Strawberry Rhubarb Jam, Revised
I have been finding a few reasons to get amped this spring, which is a miracle as it has also been one of the most stressful times of my life. This homey Taurus really does not love change, and I am moving to Toronto. This means moving out of my beautiful house with the garden where I planted black currant, jostaberry, black and golden raspberries, and which came ready made with abundant rhubarb and Hamilton’s best strawberry patch. I know, of course, that it will likely all work out, and in many ways I look forward to Toronto, but leaving this garden, my first, is murder.
But, like I said, this is about what’s getting me amped. First of all, I think we can all agree that spring is pretty much irresistible, though this one has been a little chilly. I don’t move houses until June 1st, which means I still get to experience the joy of seeing the garden come to life. Once I got over myself, I finally started to appreciate the buds and the unfurling leaves. Plus I remembered that there would be enough rhubarb to make a final jam before leaving.
One major high point of this spring is going to be the Altro Paradiso bake sale. My friend and pastry superstar Natasha Pickowicz of Altro Paradiso is masterminding the third annual bake sale to benefit Planned Parenthood, and graciously invited me to participate. I believe strongly in the cause, and the lineup is truly interstellar. The closer May 19th gets, the more excited I am.
Michelle Marek, Stephanie Labelle and I, collectively known as Montreal Cake Club are bringing some very delicious items to the sale, and our theme was heading towards herbs. I puzzled awhile over what jam to make, but when the gorgeous hot pink Ontario forced rhubarb showed up, I knew it had to be the base. As far as I know, Ontario is the premier province in Canada producing this truly beautiful product, which you might know from jealously regarding the English and their Yorkshire forced rhubarb. It’s grown in dark greenhouses and produces early, tender, sweet rhubarb. Then, earlier this week as I poked around the garden I found that the lemon balm (which becomes a bush in the summer) had already produced plenty of new leaves, and so the jam found its way into the thematic herbal fold.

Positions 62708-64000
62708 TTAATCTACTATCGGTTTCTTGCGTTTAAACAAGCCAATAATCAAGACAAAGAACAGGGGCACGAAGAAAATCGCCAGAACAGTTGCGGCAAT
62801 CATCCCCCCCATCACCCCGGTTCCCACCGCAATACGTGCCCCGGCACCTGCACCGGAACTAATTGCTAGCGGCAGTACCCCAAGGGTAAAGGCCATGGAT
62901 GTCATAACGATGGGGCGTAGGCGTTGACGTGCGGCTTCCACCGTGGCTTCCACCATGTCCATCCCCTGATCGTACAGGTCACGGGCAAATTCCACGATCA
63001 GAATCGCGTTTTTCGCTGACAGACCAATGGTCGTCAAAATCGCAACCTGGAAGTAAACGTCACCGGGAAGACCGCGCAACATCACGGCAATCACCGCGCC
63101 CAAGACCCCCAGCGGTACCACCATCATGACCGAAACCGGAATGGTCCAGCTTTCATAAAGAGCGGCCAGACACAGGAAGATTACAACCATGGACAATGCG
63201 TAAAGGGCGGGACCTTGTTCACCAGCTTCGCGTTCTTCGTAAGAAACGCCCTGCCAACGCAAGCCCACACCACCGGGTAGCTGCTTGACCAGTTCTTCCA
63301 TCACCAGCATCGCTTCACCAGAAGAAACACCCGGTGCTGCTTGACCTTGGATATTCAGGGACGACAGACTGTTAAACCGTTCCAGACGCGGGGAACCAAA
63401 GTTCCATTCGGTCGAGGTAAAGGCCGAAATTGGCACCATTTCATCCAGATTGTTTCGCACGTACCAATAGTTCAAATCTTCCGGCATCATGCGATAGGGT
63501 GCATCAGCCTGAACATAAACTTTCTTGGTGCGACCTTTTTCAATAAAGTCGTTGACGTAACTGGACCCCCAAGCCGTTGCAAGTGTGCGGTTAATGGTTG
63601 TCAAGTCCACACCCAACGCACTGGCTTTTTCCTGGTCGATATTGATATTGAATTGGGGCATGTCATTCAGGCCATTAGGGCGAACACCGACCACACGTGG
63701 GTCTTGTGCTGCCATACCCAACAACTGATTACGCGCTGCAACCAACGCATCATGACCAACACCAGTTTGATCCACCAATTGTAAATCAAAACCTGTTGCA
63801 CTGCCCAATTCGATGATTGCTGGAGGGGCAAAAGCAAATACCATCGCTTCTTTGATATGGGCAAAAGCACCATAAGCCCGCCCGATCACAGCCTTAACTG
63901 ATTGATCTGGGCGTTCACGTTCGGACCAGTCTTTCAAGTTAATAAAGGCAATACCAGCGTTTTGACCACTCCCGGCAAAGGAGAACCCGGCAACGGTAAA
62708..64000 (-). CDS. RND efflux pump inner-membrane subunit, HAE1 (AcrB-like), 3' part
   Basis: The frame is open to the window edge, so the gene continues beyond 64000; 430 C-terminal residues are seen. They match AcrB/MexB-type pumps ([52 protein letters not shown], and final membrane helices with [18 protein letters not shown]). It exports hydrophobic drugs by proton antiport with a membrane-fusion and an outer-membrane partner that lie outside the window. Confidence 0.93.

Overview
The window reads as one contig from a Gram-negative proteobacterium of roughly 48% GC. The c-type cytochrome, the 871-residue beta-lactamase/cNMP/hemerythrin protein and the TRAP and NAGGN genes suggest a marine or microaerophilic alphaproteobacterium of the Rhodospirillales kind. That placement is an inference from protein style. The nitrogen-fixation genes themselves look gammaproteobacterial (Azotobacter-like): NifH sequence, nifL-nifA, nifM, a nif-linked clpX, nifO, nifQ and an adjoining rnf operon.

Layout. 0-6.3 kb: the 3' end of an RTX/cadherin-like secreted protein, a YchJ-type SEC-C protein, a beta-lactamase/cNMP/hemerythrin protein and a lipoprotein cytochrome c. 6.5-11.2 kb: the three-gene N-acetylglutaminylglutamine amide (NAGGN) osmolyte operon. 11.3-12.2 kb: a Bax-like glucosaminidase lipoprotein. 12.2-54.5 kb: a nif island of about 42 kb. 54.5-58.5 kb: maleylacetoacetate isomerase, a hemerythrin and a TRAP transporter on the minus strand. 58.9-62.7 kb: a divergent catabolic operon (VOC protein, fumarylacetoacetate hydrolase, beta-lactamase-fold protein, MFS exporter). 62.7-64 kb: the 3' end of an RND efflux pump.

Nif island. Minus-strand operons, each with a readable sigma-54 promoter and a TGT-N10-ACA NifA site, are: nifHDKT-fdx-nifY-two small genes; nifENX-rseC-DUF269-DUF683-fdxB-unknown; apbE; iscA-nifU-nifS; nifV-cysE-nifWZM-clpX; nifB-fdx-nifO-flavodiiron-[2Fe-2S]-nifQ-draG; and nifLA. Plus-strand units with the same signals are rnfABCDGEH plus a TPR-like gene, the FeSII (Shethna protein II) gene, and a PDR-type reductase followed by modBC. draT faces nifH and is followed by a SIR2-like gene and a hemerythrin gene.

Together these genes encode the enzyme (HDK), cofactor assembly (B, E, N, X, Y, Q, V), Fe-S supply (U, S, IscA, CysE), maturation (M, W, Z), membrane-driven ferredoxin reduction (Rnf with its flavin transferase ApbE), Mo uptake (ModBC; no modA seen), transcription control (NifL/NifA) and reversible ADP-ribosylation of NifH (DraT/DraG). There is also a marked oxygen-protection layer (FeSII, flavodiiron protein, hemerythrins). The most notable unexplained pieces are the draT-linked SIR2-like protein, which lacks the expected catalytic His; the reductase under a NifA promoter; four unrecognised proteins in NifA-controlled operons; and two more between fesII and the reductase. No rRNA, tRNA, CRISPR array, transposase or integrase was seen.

And, well, as for strawberries, they are of course hard to resist. I used frozen Ontario strawberries from last summer, but you can obviously do whatever you like, except use those huge out of season strawberries picked by abused workers. Your jam is only ever as good as the ingredients you put into it.
There is a strawberry-rhubarb jam in my book already, but frankly this one is an improvement. Substituting nearly half the sugar for honey brings a floral note, and the lemon balm is just fragrant enough. It certainly balances on the very edge of too-tart, but that’s personally fine with me. If you disagree, or if you make this using more acidic late-season rhubarb, feel free to increase the sugar– I would start with 50g.
If you are in NYC, I would love to see you at the bake sale. It’s for an amazing cause and there is going to be so much deliciousness and community. But otherwise make this jam! Guaranteed to amp up any level of springtime good feelings.
Strawberry Rhubarb Jam
340g hulled strawberries
680g trimmed rhubarb
50g lemon juice
1 t. torn lemon balm
Combine all ingredients except lemon balm in a large bowl or container and allow to macerate at least 15 minutes but preferably overnight (or, let’s be honest, up to a week in the fridge). You may leave the strawberries whole if they are small or cut them up if they are large. I prefer to smoosh them by hand to be honest. Texture!
Prepare jars and lids.
Transfer mixture pot or preserving pan and add the lemon balm. Heat on medium- high, stirring occasionally to dissolve the sugar. Boil hard, stirring frequently.
When the setting point is reached, remove from heat and ladle into prepared jars to within a 1/4” of the rim. Remove any air bubbles, wipe the rims, and seal. Heat process 5 minutes (or, if you’re keeping it at 90C or higher, just close and turn upside down for 1-2 minutes).